Philadelphia, like most major cities in America, has become littered with teddy bear and candlelight shrines marking the violent deaths of young Black men and women.
Murder, particularly by gun violence, has become so prevalent and so pervasive among young Black males that it is the number one cause of death for those between the ages of 17 to 25. The well-documented statistics and the numerous causes of the violence are the subject of a three-day national conference being held in Philadelphia.
Call to Action: National Conference on Black on Black Violence as a Social Epidemic and Deployment of Workable Solutions, is being held at the Pennsylvania Convention Center. Presented by the Father’s Day Rally Committee, community and political leaders, criminal justice officials and members of the faith-based community are meeting to discuss strategies for reducing the number of homicides by 25 percent. Participants will look at evidence-based information on effective crime prevention programs, i.e., best practices, with the goal of replicating successful programs in their own communities.
“In today’s session we’re sharing programs and their success across the country,” Bilal Qayyum said. “We’re examining best practices to determine if a program in Philadelphia can work in Baltimore, or if something in Washington, DC can work here, or New Orleans. Now some people are asking what’s different between what’s happening here over the next three days as opposed to other conferences or meetings about this issue. First, national movements, which we’re trying to create today, have successes and failures - but you don’t stop moving. You keep pushing. For those naysayers out there, watch us as we keep moving. During the civil rights movement there were failures and successes, but at the end of the day, we got voting rights, we can go to any restaurant we want. In a year or two, if the homicide rate is down because of what we’re doing, we’ll know if we’re successful.”
Another expected outcome of the conference is the creation of a national network of groups and individuals who are already working to end the sub-culture of violence.
Needless to say, the task is a daunting one. It becomes even more so in an era of shrinking government budgets and dwindling available resources for alternatives to continuous incarceration rather than education and rehabilitation of the at-risk population.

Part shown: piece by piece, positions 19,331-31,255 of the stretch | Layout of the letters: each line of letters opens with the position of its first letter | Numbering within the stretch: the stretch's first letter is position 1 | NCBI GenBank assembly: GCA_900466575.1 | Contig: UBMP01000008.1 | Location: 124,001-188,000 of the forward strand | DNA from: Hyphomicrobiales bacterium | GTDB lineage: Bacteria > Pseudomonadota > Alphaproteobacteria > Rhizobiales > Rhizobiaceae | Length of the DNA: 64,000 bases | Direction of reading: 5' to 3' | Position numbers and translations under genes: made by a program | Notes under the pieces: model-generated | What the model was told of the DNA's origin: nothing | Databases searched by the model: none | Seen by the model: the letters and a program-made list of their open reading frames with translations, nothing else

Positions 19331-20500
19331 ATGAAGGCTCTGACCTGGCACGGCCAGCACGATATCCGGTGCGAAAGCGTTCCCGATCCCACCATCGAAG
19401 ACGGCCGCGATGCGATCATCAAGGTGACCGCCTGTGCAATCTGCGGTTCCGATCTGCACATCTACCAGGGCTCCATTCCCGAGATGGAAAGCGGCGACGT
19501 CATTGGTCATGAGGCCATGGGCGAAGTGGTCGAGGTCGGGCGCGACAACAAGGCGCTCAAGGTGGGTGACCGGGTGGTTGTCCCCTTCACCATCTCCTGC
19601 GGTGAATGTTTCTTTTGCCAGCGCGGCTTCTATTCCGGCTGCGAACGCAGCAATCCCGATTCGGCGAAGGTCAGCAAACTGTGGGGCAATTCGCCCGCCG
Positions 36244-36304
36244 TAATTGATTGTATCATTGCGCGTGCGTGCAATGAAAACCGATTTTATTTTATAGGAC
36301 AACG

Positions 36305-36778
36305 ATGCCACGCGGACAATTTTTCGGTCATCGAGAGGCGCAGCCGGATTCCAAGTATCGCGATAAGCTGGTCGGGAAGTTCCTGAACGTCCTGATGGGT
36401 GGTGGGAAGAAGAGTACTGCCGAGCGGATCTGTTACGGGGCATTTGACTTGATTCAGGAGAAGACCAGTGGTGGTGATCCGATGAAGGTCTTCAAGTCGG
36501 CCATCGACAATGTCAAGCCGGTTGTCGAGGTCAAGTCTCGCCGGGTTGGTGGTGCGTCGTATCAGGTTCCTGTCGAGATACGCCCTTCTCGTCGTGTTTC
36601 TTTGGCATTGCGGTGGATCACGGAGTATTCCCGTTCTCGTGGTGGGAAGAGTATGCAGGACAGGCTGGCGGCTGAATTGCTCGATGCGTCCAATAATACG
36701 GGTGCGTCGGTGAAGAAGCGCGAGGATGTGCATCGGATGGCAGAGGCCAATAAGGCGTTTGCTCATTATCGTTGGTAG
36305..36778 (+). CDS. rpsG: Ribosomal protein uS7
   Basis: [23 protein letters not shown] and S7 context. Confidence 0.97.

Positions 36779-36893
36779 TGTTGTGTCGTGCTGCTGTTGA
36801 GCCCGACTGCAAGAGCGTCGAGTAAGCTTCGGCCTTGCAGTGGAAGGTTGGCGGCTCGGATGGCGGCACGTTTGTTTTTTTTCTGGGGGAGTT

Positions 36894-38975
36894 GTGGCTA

According to the Bureau of Justice Statistics, between the thirty-five year period of 1976 and 2011, there were 279,384 black murder victims in the United States. Almost all of those murder victims were killed by other African Americans.
To place the national murder statistic of 279,384 Black murder victims in another light, a study conducted by the Tuskegee Institute showed that between 1882 and 1968, 3,446 blacks were lynched by racist whites. Numbers provided by the Veterans Hour, an on-line newspaper for veterans, showed there were 3,075 Black soldiers killed during the Korean War and 7,243 killed during the Vietnam War. Taking those figures in totality there were 13,764 Blacks lynched because of racism or killed in official U.S. military actions.
“If 200 whales beached themselves at Atlantic City, every scientist in the area would be there trying to figure out why. Every year, at least that many young African American males are killed at the hands of other young African American males in our major cities. But there are no sociologists or anthropologists lining up to figure out why,” said City Councilman Curtis Jones Jr. “It’s a sad statistic that at the hands of the Ku Klux Klan at its height, more people in Philadelphia have been killed than lynched by the Klan. That’s a sad commentary for our city and our nation. We have to figure out how to turn the tide on this. I’ve been in rooms where architects have said, if a young Black male doesn’t read up to proficiency by the fourth grade, they know how many jail cells to build by the time they’re 18. The solution to the problem is in the problem. If there’s a correlation between literacy and crime then let’s educate, let’s teach kids to read. It costs far less to educate than incarcerate. We’re not going to arrest our way out of this problem.”
According to law enforcement experts, Philadelphia’s homicide rate remains among the worst of the top ten cities across the nation. After a 20 percent decline in homicide over the last three years, the numbers are starting to climb again, challenging law enforcement officials, community leaders and legislators to devise effective means of curtailing the violence, much less end it . The numbers illustrate the glaring and frightening reality that a young Black man is safer fighting in Iraq than he is walking around the streets of Philadelphia’s Black neighborhoods.
“This problem is painful for me — not as mayor — but as a resident of this city; to see the damage to families and communities,” said Mayor Michael Nutter. “On Sept. 11, 2001, terrorists killed 2,977 people. Last year in 13 cities there were 3,005 murders. Because of the terrorist attacks the federal government created the Department of Homeland Security and the Transportation Security Administration. The government secures billions of dollars for these agencies in funding and equipment and training. I want to see a comparable response to the violence in our cities. I want people in our cities to be able to walk down the streets without being afraid.”